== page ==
Key Elements of Interior Designing

Kim J. Clark

Interior designing is all about imaginative leaps and implementing them to manipulate the space provided. The process aims to deliver an optimal blend of functionality and visual appeal. To keep things in order, some ‘logical’ strings, such as the architecture, utility, budget, and client’s specs, prune the boundlessness of creativity. The interior designer must be able to conceptualize the enhancements on the existing structural subdivisions (architecture or the layout) of the area. The design can be thematic, but the style needs to be visually unobstructed and harmonizing. To start right, an interior designer, a buyer, or a DIY space occupant need to know the foundations of this field. Here are the few elements, which help enact the inventive thoughts:

Space: This is simply the area to be enhanced or designed. It can be a home, office, studio, building, simply a room, or even yards. The consonance of color, furniture, decorative, fixtures, fittings, and furniture are the game changers here. As a standard, the space should ooze comfort, class, and positivity. Space should be modulated to allow free movement.

Line: One of the important layout elements, it is a tangent of the architecture and the furnishings, yielding a structure to the space. The following types of lines exist in designing:

  • Vertical Lines: Employed in windows, doors, curtains, furniture, etc., these lines add height and royalty to the space.
  • Horizontal Lines: Through chairs, tables, bookshelves, etc., they instill an informal and spacious look to the area.
  • Diagonal Lines: They impart an unconventional touch.
  • Curves: These are actually not lines and in fact, are used where lines cannot be formed. Dwelling on progression, uncertainty, and flow, the arches of windows, doors, furniture, and décor transmit softness and sublimity to the space.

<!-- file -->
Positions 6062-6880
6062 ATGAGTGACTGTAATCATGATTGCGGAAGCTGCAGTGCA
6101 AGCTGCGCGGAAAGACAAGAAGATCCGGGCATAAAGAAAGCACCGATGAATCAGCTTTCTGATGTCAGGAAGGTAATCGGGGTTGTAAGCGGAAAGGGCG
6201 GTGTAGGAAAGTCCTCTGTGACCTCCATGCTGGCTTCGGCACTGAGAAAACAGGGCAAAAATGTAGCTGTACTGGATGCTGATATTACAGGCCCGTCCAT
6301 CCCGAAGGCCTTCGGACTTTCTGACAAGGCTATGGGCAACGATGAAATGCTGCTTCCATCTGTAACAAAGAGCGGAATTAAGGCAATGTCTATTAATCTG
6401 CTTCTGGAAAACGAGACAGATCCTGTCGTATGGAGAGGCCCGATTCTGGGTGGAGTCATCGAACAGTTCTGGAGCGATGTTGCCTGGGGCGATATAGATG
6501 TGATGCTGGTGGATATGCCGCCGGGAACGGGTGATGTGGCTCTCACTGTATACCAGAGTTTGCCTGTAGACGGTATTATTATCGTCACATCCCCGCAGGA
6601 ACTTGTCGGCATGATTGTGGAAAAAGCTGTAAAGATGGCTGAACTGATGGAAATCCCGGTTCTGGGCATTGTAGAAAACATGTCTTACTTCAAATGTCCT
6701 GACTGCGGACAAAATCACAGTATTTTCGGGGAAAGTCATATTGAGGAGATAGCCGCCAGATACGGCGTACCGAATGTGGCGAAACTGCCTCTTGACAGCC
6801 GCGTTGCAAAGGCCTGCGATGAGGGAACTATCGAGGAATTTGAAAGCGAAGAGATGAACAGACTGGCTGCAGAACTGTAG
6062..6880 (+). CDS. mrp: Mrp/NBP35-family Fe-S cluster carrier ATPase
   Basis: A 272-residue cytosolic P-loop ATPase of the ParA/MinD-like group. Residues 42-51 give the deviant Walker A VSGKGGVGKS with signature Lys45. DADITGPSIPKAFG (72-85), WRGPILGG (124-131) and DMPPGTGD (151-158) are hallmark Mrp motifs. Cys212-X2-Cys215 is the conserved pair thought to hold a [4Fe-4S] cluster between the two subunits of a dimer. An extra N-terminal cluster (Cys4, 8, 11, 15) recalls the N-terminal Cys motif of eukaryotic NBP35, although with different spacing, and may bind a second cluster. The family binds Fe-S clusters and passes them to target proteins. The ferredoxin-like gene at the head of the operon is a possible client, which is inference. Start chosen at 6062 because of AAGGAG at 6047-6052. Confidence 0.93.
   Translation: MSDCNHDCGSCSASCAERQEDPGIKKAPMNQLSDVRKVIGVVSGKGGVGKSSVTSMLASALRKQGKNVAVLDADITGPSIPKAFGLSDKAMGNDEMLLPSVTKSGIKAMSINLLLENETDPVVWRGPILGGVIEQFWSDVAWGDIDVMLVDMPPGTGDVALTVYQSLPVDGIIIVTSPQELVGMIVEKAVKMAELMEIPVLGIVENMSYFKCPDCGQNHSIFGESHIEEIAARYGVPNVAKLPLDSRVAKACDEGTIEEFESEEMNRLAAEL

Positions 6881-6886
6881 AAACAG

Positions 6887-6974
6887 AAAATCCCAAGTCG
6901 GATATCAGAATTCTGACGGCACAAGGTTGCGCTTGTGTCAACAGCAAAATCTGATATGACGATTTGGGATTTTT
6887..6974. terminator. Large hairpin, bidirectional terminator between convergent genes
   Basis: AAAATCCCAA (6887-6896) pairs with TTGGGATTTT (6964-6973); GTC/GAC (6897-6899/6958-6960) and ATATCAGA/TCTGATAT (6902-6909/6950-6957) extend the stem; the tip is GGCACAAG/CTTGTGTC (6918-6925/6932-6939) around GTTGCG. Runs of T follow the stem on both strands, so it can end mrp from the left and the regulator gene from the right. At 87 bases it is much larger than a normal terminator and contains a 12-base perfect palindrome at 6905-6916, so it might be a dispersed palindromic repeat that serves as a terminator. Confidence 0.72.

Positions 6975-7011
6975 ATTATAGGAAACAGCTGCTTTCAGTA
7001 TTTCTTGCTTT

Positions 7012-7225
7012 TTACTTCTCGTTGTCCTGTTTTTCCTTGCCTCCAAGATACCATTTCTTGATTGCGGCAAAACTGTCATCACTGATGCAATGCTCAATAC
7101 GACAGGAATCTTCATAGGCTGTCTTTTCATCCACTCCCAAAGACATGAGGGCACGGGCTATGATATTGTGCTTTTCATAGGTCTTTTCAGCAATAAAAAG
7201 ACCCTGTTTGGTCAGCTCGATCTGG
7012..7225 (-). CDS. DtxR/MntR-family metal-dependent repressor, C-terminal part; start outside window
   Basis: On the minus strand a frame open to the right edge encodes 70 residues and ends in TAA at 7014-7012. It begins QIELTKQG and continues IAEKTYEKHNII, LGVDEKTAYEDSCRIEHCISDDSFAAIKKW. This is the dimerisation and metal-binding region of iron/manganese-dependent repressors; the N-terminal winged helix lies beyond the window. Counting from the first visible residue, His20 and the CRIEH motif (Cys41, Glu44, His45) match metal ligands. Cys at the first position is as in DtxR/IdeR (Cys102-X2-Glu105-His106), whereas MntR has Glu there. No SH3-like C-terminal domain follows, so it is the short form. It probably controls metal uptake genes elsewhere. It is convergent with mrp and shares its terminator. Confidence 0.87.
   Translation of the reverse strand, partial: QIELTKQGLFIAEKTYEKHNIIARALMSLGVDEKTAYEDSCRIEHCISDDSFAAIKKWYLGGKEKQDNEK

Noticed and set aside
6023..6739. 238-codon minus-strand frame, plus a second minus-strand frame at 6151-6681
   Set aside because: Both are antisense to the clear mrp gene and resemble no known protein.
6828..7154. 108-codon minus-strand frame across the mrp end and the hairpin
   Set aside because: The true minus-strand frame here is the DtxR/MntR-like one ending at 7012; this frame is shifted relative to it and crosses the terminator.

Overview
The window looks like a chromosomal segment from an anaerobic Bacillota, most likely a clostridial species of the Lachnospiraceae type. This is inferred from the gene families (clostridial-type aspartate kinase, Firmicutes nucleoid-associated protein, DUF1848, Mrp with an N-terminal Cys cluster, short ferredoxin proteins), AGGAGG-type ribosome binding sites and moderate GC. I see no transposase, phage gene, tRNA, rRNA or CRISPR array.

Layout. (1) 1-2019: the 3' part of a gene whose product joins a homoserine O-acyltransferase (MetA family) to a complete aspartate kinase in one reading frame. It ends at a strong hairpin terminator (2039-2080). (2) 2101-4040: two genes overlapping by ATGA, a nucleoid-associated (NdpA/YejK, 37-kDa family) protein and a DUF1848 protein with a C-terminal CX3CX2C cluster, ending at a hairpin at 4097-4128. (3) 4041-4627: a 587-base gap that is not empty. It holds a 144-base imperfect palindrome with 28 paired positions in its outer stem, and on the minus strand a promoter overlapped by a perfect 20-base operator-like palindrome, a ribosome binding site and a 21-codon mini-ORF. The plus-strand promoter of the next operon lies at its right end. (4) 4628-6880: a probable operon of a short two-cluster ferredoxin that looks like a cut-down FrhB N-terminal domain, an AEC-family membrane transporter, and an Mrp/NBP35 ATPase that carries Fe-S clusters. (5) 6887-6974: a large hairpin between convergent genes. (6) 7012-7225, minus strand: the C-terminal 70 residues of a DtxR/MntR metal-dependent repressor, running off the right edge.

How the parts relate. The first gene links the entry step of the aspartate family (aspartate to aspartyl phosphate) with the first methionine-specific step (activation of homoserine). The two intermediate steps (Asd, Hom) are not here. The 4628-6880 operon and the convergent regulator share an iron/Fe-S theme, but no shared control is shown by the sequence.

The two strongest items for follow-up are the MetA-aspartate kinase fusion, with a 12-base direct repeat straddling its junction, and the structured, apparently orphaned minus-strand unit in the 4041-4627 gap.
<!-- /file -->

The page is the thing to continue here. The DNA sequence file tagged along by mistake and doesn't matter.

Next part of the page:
Elevation: These are architectural drawings giving an overview of how the space will appear from a particular angle. Qualified architects make these drawings. The various types of elevations can be:

  • Front Elevations: They show entry doors, windows, and protrusions like chimney etc.
  • Side Elevations: They point on the depth of the area as well as its steepness.
  • Rear Elevations: They emphasize on the raised zones at the backside of the building.
  • Split Elevations: These are crucially important for interior designing, as they exhibit floor or wall thickness, heights of furniture & decor, and stair rise, etc.

Texture: Texture is the appearance and consistency of a space’s surface. It is a factor of the types of materials used for designing. As a popular practice, for large and bright areas, the designers keep the surfaces slightly rough, while the shining finish of satin and silk or crushed velvet can create natural and stimulating settings, ideal for small, dark rooms. Contemporary western design concepts relish sharp and minimalist designs. Metals, like steel, chrome, and nickel, are especially popular as they impart a clean and sleek look. Those with royal, rustic, or ethnic tastes prefer solid textures like those of wooden furniture, decorative, & floors.

Color: This most important designing factor for walls, floors, doors & windows, can significantly influence a room’s appearance and size perception, despite ordinary furniture and mundane decorative. You choose warm or cool shades depending on the space’s use and the proposed activity in there. This color toning can affect the mood of the occupant as well. Broadly, dull shade, such as light gray, light brown, cream, pastels, and even white when used singly or in combinations, can provide the desirable backdrop.

Lights: Working in co-ordination with the color scheme and the texture, the illumination brings out the final look of the designed zone. For example, while the dim lights add warmth and coziness to a room, the functional areas like halls are kept bright. For focused lighting, a wide array of lamps and fittings are available Contemporary designers deploy smart lighting even in shelves or cabinets.

Balance: This refers to the visual weight of the entire design proportionally distributed throughout the space. Broadly, we can identify 3 types of balance:

  • Symmetrical Balance: Mostly the domain of traditional experts, in this philosophy, the space is designed in a bilaterally symmetrical fashion. This often has a nice but predictable finish.
  • Asymmetrical Balance: The contemporary designers keep experimenting with the asymmetrical orientations, sometimes merging select random elements. For example, non-identical décor objects with similar visual weight are introduced casually, to add liveliness to the ambience.
  • Radial Symmetry: As the term suggests, this entails initiating the design at the center oozing out to the periphery.

Furniture: This is another important unit potentially influencing the design effect. Furniture is impressive if it speaks of the following in the right balance:

  • Quality
  • Function
  • Durability
  • Shape
  • Size

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